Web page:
Access to marine ecosystem services : Examining entanglement and legitimacy in customary institutions

Lau, J.D. and Cinner, J.E. and Fabinyi, M. and Gurney, G.G. and Hicks, C.C. (2020) Access to marine ecosystem services : Examining entanglement and legitimacy in customary institutions. World Development, 126: 104730. ISSN 0305-750X

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Ecosystem services have become a dominant paradigm for understanding how people derive well-being from ecosystems. However, the framework has been critiqued for over-emphasizing the availability of services as a proxy for benefits, and thus missing the socially-stratified ways that people access ecosystem services. We aim to contribute to ecosystem services’ theoretical treatment of access by drawing on ideas from political ecology (legitimacy) and anthropology (entanglement). We hypothesize that where customary and modern forms of resource management co-exist, changes in customary institutions will also change people’s ability to and means of benefiting from ecosystem services, with implications for well-being. We ask a) what are the constellations of social, economic, and institutional mechanisms that enable or hinder access to a range of provisioning ecosystem services; and b) how are these constellations shifting as different elements of customary institutions gain or lose legitimacy in the process of entanglement with modernity? Through a qualitative mixed-methods case study in a coastal atoll community in Papua New Guinea, we identify key access mechanisms across the value chain of marine provisioning services. Our study finds the legitimacy of customary systems – and thus their power in shaping access – has eroded unevenly for some ecosystem services, and some people within the community (e.g. younger men), and less for others (e.g. women), and that different marine provisioning services are shaped by specific access mechanisms, which vary along the value chain. Our findings suggest that attention to entanglement and legitimacy can help ecosystem services approaches capture the dynamic and relational aspects of power that shape how people navigate access to resources in a changing world. We contend that viewing power as relational illuminates how customary institutions lose or gain legitimacy as they become entangled with modernity.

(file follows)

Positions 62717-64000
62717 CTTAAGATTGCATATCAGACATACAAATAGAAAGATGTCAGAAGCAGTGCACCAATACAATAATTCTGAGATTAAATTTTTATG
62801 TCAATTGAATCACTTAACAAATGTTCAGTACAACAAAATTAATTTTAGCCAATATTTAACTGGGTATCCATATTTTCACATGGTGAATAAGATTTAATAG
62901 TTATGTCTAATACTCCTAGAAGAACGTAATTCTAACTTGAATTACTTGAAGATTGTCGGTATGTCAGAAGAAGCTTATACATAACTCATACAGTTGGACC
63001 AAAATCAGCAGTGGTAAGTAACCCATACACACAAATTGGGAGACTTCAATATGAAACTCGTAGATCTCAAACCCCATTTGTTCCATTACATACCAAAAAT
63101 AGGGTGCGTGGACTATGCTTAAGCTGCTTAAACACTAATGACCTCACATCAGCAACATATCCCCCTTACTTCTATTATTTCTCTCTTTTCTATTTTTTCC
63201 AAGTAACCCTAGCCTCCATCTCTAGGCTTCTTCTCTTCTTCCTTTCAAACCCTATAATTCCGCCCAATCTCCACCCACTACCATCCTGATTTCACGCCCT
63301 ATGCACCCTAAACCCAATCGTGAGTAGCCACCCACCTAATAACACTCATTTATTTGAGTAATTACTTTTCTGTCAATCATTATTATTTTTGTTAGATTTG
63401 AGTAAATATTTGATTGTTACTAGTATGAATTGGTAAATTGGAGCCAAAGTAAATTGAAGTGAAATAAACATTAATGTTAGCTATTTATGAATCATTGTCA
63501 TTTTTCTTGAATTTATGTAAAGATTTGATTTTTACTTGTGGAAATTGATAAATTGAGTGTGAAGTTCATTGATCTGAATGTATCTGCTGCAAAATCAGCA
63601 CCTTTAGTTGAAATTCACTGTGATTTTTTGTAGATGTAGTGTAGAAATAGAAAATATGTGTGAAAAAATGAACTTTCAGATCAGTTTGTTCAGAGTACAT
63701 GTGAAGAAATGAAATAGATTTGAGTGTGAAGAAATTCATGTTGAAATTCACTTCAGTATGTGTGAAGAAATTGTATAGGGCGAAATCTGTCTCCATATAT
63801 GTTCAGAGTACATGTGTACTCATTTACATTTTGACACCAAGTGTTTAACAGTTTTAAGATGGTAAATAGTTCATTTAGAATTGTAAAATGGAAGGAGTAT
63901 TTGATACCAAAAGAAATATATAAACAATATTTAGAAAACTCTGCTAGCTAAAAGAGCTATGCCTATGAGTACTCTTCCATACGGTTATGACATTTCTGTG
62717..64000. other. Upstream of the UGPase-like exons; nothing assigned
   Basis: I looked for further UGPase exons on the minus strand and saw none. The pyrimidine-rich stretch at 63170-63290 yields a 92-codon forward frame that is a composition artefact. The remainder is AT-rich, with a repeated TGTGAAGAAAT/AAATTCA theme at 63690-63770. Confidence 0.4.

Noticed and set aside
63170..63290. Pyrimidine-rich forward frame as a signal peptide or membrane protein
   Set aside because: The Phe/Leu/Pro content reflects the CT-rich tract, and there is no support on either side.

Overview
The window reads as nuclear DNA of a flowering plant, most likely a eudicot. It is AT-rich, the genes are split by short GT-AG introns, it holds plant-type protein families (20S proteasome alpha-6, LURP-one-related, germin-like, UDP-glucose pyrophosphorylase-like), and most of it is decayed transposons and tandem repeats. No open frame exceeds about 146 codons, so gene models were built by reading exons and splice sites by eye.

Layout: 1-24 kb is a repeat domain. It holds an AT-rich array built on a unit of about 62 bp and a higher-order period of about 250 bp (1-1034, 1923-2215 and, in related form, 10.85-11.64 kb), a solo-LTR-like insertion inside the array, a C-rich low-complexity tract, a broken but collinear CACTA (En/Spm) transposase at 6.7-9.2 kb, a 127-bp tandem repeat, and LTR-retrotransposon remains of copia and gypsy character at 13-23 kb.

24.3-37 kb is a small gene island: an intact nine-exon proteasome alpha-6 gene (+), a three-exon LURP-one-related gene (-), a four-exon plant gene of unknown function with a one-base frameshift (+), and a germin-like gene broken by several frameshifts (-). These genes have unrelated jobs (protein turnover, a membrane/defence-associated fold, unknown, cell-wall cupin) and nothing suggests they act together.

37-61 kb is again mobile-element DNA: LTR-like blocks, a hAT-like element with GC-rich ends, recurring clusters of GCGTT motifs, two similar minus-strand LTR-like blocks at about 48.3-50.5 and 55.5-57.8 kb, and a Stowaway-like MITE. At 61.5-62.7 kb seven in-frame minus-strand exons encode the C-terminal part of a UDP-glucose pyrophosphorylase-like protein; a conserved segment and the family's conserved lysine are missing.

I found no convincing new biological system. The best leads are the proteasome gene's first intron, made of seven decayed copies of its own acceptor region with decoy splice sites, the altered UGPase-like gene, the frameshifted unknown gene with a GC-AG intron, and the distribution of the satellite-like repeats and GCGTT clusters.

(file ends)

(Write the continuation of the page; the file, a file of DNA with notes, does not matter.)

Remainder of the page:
Item Type:
Journal Article
Journal or Publication Title:
World Development
Uncontrolled Keywords:
?? developmenteconomics and econometricssociology and political sciencegeography, planning and development ??
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Deposited On:
24 Jul 2020 14:50
Last Modified:
15 Jul 2024 20:07